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OPINION

Cullison: A warped vision for higher education

Andrew M. Cullison

The American vision of higher education is in a state of decay.

Recently, Wisconsin Gov. Scott Walker, who also is considered a possible presidential candidate, appeared to try to redefine the mission of the University of Wisconsin System by deleting phrases that are classically part of higher education institutions’ mission statements. Removing phrases such as “improving the human condition” and “the search for truth,” and adding “meeting the state’s workforce needs.”

President Barack Obama visited Ivy Tech Community College in Indianapolis to discuss his plans for community colleges. A core part of Obama’s vision for assessing higher education institutions includes assessing colleges and the degrees they offer based on what percentage of graduates get jobs in the field of the degree they’ve studied.

This is a disturbing trend in our nation’s view about the purpose of higher education, and both parties are guilty of playing into it.

Yes, education is important for our workforce. We need well-educated people to be able to work in occupations that are much more complex and demanding, but if we start revamping our colleges with that aim alone, we are lost.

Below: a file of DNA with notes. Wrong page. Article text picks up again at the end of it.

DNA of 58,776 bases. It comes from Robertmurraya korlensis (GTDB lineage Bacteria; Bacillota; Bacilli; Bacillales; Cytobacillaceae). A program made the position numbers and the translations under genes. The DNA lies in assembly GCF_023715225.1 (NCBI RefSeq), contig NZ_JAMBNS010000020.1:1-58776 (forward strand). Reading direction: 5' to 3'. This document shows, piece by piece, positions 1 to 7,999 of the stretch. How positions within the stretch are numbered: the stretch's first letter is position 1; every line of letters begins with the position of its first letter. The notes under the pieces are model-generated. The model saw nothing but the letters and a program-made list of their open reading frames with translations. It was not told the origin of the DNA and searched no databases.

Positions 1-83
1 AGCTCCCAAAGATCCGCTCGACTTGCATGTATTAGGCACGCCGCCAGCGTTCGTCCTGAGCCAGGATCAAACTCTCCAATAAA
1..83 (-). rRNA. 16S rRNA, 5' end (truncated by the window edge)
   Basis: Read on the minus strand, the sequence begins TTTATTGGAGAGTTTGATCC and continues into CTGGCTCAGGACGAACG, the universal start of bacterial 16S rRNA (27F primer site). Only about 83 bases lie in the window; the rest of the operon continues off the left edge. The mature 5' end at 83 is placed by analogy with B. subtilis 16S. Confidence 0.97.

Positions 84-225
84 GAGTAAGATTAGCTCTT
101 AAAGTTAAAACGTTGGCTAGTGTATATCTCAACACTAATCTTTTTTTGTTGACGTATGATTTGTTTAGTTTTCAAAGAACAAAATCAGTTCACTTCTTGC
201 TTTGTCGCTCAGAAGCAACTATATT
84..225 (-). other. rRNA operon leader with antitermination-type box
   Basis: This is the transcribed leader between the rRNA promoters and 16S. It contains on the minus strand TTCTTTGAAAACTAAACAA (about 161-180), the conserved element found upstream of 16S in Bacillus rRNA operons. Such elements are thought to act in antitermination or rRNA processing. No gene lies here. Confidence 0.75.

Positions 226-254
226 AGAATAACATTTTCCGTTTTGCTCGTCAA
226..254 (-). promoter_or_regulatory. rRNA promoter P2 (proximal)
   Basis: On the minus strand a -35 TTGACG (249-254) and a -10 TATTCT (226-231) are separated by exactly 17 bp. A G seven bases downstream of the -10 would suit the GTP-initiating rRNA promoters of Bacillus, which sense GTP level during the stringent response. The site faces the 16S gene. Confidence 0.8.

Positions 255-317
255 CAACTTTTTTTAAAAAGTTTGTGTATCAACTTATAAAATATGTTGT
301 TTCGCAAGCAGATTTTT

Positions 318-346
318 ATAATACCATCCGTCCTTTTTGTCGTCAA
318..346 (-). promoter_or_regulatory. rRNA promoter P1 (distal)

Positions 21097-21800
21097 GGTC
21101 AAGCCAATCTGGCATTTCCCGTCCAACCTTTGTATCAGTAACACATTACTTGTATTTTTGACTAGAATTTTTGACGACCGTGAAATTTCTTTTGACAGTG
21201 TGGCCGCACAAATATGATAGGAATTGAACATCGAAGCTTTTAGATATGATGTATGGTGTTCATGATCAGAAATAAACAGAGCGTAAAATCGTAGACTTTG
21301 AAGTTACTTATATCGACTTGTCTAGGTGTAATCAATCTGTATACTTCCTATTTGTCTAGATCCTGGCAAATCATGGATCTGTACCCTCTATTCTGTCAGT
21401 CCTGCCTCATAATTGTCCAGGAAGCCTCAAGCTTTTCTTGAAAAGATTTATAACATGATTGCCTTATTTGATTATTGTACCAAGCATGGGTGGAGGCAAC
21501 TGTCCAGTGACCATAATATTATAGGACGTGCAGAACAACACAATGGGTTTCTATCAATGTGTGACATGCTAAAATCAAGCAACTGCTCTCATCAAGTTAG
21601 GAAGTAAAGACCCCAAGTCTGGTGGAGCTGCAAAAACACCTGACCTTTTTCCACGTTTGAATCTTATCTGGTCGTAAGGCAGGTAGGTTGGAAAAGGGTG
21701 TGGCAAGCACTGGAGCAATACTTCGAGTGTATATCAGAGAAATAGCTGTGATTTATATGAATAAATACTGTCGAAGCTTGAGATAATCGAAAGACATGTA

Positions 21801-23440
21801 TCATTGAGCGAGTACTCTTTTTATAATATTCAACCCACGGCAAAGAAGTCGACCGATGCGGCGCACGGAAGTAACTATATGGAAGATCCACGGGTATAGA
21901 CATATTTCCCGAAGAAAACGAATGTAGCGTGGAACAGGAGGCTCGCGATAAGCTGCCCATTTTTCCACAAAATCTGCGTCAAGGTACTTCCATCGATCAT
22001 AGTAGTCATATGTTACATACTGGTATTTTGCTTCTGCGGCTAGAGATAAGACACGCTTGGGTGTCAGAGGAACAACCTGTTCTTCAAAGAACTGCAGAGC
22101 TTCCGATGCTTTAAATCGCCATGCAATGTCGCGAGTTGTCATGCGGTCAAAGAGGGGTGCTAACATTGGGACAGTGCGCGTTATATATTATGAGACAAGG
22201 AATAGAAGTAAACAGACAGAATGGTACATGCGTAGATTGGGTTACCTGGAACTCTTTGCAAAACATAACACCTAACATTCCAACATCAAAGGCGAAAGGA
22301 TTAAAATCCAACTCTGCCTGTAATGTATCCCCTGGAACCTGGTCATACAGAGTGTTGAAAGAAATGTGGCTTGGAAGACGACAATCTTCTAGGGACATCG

What we’re seeing is a drastic departure from the traditions and attitudes of the people that laid the foundation to build our system of higher education in the first place.

Democracy of the sort that the founding fathers envisioned was a radical experiment. Plato hated democracy: Why would you want to be subject to the rule of a mob of people who likely had no idea what was best for the nation?

Thomas Jefferson obsessed over this. In a letter to Richard Price, he said, “Wherever people are well-informed, they can be trusted with their own government.”

Jefferson didn’t pen four separate bills for American higher education because he was primarily concerned about job creation and staffing the state’s workforce. In each of those bills, he articulated fears about the tyranny that would arise if people were not well educated.

As a nation, we need to think very carefully about this new turn in higher education. Education is much more than preparation for a job; for generations, it has given Americans the tools to have thoughtful, engaged lives.

Andrew M. Cullison is director of The Janet Prindle Institute for Ethics at DePauw University, Greencastle, Indiana.